Health Services Research & Development

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2006 HSR&D National Meeting Abstract


3042 — The Impact of Psychosocial Factors and CD4 Count on HRQoL Change among HIV-Infected Veterans

Author List:
Jia HC (Rehabilitation Outcomes Research Center)
Uphold CR (Rehabilitation Outcomes Research Center)
Zheng YE (Rehabilitation Outcomes Research Center)
Wu SS (Rehabilitation Outcomes Research Center)
Chen GJ (Medical University of South Carolina)
Duncan PW (Rehabilitation Outcomes Research Center)

Objectives:
The objective of this study was to examine the longitudinal relationship between active coping, social support, and CD4 count with HRQoL in male veterans with HIV infection.

Methods:
In a prospective cohort study on health outcomes in HIV-infected men, baseline and 12-month followup data were collected on 121 veterans with HIV infection. Data included in this study were patient sociodemographic, clinical, coping strategy (Coping Instrument), social support (SS-A), and HRQoL variables. Multivariable mixed random effect regression models with repeated measures were fit to assess the longitudinal effects of the independent variables on each HRQoL dimension used, controlling for patient age, ethnicity, family income, comorbidity, HIV duration, and study time.

Results:
Of this sample, 42% were non-white, 55% had annual family income of greater than $20,000, with a mean age of 47 years. The mean scores at baseline were 1 for Charlson’s comorbidity after excluding AIDS diagnosis, 9 years for HIV infection duration, and 474 for CD4 count. All HRQoL dimensions had changed over the 12-month study period with mean change scores ranging between –2 for role function and 4 for social function. Our regression analyses showed that active coping was significantly associated with improved energy and overall QoL; social support with improved social function, role function, emotional well being, mental health, and overall QoL; and CD4 count with improved physical and social function. No significant interaction with time was found for active coping and social support on HRQoL except CD4 count.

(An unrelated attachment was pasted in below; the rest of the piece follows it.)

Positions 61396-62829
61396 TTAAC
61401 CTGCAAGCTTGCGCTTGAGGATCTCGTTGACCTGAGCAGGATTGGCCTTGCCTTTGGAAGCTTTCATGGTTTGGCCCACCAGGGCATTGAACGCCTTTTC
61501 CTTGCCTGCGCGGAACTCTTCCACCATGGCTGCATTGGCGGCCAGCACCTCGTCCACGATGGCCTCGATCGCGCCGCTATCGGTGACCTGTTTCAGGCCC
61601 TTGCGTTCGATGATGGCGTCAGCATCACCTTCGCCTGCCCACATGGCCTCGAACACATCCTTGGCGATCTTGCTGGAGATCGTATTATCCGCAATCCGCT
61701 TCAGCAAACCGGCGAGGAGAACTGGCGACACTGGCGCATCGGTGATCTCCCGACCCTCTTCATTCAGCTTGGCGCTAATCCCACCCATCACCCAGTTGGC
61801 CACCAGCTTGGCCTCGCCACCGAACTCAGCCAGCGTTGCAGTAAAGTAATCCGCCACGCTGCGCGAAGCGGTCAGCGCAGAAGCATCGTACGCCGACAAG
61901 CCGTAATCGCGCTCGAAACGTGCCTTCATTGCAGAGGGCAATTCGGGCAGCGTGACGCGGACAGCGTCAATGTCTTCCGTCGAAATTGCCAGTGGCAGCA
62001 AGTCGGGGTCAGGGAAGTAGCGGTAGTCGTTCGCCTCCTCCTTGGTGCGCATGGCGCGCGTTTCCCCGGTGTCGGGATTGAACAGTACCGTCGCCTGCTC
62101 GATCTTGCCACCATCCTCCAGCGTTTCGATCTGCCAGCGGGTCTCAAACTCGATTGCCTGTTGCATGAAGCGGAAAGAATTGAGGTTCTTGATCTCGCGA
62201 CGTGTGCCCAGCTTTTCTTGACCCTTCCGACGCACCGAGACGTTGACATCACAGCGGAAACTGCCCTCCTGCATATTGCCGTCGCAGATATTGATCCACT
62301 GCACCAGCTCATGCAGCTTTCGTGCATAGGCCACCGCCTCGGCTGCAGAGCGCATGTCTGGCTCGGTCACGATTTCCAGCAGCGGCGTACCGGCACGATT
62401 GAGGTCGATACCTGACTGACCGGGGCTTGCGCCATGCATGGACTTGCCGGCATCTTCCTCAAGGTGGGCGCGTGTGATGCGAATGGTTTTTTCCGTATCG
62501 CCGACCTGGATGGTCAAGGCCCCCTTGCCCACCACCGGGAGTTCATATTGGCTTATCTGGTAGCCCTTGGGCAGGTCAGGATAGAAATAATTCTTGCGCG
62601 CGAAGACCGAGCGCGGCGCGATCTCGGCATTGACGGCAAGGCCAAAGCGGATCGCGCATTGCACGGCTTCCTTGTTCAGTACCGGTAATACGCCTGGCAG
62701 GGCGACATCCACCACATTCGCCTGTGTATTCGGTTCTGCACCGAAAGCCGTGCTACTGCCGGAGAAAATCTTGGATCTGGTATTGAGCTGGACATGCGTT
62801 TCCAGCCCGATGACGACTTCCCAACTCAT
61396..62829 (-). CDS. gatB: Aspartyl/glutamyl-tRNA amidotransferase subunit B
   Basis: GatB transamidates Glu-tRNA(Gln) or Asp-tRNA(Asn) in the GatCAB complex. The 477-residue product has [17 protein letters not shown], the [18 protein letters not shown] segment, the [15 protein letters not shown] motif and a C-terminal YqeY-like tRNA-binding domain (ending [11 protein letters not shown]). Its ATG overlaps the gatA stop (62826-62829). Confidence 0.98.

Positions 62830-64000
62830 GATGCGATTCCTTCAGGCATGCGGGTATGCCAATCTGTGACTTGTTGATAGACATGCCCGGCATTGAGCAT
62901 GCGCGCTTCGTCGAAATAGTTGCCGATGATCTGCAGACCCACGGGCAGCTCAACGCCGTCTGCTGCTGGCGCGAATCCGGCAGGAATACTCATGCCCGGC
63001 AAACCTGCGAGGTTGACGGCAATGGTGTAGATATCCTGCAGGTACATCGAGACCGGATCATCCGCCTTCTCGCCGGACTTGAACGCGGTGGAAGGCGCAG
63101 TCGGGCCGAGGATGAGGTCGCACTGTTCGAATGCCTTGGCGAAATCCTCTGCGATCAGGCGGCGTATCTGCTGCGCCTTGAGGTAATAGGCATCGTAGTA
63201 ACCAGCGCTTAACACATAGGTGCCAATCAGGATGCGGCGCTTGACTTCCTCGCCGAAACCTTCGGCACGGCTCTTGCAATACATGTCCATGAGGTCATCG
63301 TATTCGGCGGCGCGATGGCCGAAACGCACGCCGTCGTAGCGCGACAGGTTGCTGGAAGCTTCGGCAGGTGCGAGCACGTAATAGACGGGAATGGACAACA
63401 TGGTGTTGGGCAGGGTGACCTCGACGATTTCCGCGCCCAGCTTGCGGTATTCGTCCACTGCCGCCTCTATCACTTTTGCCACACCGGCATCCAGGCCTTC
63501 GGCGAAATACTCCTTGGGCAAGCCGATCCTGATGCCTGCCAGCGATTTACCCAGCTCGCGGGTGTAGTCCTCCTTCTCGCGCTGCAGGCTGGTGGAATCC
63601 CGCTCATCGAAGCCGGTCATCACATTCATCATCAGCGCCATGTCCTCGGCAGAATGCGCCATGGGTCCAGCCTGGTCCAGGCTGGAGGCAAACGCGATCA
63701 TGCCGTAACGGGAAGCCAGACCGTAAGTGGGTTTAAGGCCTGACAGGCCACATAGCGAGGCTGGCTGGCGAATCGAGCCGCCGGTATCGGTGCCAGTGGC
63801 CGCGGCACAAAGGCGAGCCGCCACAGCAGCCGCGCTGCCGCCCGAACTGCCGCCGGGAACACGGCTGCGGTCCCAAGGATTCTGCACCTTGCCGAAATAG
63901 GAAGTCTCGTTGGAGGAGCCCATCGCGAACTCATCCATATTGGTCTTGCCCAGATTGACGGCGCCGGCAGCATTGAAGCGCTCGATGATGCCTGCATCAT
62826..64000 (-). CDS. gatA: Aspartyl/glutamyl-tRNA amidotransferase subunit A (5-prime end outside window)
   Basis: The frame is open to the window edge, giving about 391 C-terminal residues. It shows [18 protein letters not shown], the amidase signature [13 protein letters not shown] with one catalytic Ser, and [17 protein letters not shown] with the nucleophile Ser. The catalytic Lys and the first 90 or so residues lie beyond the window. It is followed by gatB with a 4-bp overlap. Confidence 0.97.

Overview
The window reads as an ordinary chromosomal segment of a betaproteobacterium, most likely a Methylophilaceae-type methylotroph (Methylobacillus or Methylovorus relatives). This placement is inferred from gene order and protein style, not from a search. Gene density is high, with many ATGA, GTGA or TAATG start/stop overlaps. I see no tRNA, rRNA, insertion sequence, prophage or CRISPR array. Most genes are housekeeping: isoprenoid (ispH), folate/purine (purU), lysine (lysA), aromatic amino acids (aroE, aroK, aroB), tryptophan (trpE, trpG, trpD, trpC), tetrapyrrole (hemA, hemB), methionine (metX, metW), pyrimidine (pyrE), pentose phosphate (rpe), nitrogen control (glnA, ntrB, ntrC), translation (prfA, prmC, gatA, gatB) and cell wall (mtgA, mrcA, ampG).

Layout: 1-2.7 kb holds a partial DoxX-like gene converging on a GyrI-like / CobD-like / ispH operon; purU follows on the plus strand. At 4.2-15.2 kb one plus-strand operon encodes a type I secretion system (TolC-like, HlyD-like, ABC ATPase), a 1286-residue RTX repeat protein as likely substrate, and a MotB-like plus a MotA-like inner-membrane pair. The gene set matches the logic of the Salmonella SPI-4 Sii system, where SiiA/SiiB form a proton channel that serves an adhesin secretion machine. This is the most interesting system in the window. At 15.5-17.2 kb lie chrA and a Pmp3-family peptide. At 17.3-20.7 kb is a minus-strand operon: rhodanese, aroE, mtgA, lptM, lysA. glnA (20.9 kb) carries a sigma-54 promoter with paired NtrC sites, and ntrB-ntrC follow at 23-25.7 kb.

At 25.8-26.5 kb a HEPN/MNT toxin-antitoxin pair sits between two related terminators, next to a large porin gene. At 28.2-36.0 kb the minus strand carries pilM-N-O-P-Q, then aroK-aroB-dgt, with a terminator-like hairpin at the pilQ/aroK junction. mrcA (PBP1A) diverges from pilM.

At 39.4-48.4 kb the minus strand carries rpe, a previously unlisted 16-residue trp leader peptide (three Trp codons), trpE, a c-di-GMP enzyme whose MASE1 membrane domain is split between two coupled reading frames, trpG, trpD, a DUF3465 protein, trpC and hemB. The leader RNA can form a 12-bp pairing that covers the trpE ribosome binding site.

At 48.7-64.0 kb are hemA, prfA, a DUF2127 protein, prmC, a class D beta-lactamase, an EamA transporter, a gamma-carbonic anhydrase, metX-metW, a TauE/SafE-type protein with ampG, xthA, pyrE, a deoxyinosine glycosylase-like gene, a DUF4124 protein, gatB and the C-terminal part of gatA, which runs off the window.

Implications:
Our study suggested that active coping and social support were consistently significant predictors of improved HRQoL dimensions both at baseline and followup. CD4 count at baseline was significantly predictive of physical and social function, but patients with higher baseline CD4 count had smaller HRQoL change over the 12-months.

Impacts:
Our findings on the significant, longitudinal impact of active coping, social support, and CD4 on HRQoL may assist program planners in developing social and medical service delivery for HIV-infected male veterans, and facilitate the development of treatment and intervention programs aimed at increasing the QoL for the population.